Using tech to collaborate across timezones

Being confined to a desk for eight hours-a-day, five days-a-week isn’t the working structure that comes to mind when I think about some of the world’s most successful and innovative companies. In fact, I’m not sure how many companies will be working that way in the next 10 years. 

I’m fortunate enough that I’ve never had to work under the guidance of this old-fashioned protocol, and so I’d never ask my employees to do the same. It’s a rigid structure and isn’t always conducive to unlocking creativity, innovative thinking or even collaboration from a workforce. Of course there are exceptions – some businesses, in particular within industries such as care and education, need to work within certain parameters – but for the rest of us, is it really a necessity? Or are we following an outdated model passed down from generation to generation?

Empowering employees to collaborate - no matter where they are

Being a software company, we don’t believe confining the team inside the set parameters of a certain building will bring us the best results, because technology allows us to communicate, collaborate and work together anywhere in the world. Though our HQ is in the UK, we quite often work from Canada, USA, Czech Republic and anywhere else we might be for an event or meeting etc. Therefore, the technology we use to keep in touch and maintain a strong company culture is extremely important.

We use Slack, JIRA and Google Hangouts to communicate internally, and Skype to communicate with those outside the company. Slack is something we couldn’t live without. For example, we had a team member in Japan recently, yet we were still able to communicate as a team instantaneously via Slack. What we like about this tool is it gives us the ability to interact all in one place which aids our ethos of being completely transparent as a team, and company.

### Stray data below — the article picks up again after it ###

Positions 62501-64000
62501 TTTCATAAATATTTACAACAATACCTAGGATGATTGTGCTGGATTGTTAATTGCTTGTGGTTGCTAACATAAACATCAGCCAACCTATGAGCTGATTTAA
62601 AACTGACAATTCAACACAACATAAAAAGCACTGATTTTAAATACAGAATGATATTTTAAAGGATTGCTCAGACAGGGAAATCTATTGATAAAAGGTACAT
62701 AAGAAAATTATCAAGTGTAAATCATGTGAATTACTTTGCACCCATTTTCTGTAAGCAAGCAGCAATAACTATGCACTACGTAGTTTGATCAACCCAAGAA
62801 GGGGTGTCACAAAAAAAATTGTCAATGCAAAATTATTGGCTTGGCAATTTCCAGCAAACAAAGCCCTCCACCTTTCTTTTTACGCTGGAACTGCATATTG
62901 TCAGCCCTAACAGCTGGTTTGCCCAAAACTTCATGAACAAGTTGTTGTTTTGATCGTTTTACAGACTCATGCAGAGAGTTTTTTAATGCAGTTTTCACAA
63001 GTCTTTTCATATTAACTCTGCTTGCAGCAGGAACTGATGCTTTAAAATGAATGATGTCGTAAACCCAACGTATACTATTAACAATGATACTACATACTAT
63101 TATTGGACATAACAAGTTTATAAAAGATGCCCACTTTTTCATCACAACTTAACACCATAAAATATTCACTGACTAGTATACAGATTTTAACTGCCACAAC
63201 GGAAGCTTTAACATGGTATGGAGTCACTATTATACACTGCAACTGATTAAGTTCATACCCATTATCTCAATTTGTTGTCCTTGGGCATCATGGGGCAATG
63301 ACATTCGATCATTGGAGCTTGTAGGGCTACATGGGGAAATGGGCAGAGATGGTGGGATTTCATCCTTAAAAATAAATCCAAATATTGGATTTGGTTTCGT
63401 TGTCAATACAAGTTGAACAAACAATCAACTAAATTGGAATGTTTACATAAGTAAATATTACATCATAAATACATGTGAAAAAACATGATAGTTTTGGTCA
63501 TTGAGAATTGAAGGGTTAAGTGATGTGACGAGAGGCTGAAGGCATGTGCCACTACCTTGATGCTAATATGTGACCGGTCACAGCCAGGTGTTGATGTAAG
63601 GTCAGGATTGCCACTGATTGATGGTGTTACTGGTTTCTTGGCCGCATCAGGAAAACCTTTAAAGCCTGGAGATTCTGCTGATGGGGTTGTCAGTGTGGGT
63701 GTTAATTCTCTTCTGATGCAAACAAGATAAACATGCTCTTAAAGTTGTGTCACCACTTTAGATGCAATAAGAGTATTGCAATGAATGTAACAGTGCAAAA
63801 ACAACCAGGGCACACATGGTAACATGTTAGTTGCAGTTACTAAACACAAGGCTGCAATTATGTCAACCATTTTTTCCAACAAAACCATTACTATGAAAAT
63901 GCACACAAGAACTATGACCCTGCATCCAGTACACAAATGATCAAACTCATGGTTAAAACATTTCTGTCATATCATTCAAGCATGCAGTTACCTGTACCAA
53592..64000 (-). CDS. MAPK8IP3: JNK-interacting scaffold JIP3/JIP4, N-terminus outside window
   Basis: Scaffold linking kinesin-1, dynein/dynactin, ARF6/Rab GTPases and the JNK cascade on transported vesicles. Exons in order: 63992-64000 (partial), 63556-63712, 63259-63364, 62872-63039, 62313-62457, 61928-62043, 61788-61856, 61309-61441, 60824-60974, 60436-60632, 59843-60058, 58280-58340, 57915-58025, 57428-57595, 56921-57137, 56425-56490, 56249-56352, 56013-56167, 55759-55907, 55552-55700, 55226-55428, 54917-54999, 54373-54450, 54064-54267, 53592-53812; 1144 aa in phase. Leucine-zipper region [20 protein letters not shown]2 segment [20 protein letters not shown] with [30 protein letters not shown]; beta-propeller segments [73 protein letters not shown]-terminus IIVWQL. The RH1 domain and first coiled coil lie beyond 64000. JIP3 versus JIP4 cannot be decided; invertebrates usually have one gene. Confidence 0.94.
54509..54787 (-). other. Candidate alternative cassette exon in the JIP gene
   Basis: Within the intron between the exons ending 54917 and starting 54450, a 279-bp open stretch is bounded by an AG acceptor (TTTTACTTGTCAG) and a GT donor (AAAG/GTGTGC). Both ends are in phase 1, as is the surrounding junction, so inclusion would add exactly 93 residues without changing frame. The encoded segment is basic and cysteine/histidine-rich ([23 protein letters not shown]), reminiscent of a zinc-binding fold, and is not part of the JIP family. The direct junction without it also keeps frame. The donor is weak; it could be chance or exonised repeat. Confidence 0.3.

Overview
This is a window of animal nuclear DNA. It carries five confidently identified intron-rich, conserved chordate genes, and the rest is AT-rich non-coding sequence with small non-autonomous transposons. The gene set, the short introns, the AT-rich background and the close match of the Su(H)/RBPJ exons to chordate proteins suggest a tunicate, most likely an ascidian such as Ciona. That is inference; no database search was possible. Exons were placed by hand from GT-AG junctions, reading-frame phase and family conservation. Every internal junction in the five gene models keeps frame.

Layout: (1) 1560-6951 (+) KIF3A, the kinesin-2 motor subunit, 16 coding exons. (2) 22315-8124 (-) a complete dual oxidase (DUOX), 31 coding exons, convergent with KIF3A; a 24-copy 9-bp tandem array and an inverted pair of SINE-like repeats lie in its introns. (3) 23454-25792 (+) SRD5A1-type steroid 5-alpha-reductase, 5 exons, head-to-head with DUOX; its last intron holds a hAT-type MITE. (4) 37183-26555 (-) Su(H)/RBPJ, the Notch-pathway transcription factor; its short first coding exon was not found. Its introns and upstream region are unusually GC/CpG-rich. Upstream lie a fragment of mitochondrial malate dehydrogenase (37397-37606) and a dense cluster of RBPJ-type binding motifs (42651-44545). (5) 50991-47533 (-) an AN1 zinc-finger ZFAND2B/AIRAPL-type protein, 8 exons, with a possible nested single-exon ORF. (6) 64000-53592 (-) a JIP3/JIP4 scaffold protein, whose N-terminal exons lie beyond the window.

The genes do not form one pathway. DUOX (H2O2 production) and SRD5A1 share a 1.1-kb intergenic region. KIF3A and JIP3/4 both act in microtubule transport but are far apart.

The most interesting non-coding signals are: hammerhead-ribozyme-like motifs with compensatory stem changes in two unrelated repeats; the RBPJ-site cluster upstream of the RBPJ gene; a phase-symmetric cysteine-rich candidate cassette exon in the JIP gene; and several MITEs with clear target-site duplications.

Another great thing about Slack is integration with services we already use. From Intercom, Mention, Help Scout and Google Drive, Slack is a one-stop shop for a lot of the services we use and need. Whether you’re on your laptop or mobile phone, Slack is very accessible. 

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Google Hangouts is something we use for our bi-weekly company update and stand-ups. It enables us to have some face time with each other, which is great in keeping that strong connection we like to have as a team. The screen sharing feature in Hangouts is extremely useful in that it helps us showcase what we’ve been working on. For example, we have a designer based in Prague who has just shown us some really exciting designs he’s been working on and it's made so simple using Hangouts. Again, this is really accessible as it works across laptops, Android and iOS.

Skype is something we use for more external communications and JIRA is great for planning and tracking our progress. An approach like this is incredibly compelling; in fact research from employee engagement firm, TINYpulse, confirms that those who work remotely are a lot more productive, happier and feel more valued. The bricks and mortar shackles aren’t productive; freedom, happiness and using technology collaboratively are.

Working towards a common goal

It’s important to note, though, that our particular way of working isn’t a ‘one-size-fits-all’ model. There are processes that need to be put in place to make sure everyone's doing the job that's being asked of them and to maintain a strong company culture but, once these have been agreed, the advantages are irrefutable.

Forget the ‘norm’

It’s not something you can or should implement overnight either. Sit down and really consider the business case for applying this method of working and roll out the changes slowly to find what works for you and your team. It’s difficult to shift your mindset, but it’s important to not just follow the ‘norm’ in terms of the daily working structure just because it’s what we’re used to. If you challenge protocol and really consider the benefits, this way of working will have a hugely positive impact across your company.

This is a guest blog and may not represent the views of Virgin.com. Please see virgin.com/terms for more details. Thumbnail from gettyimages.

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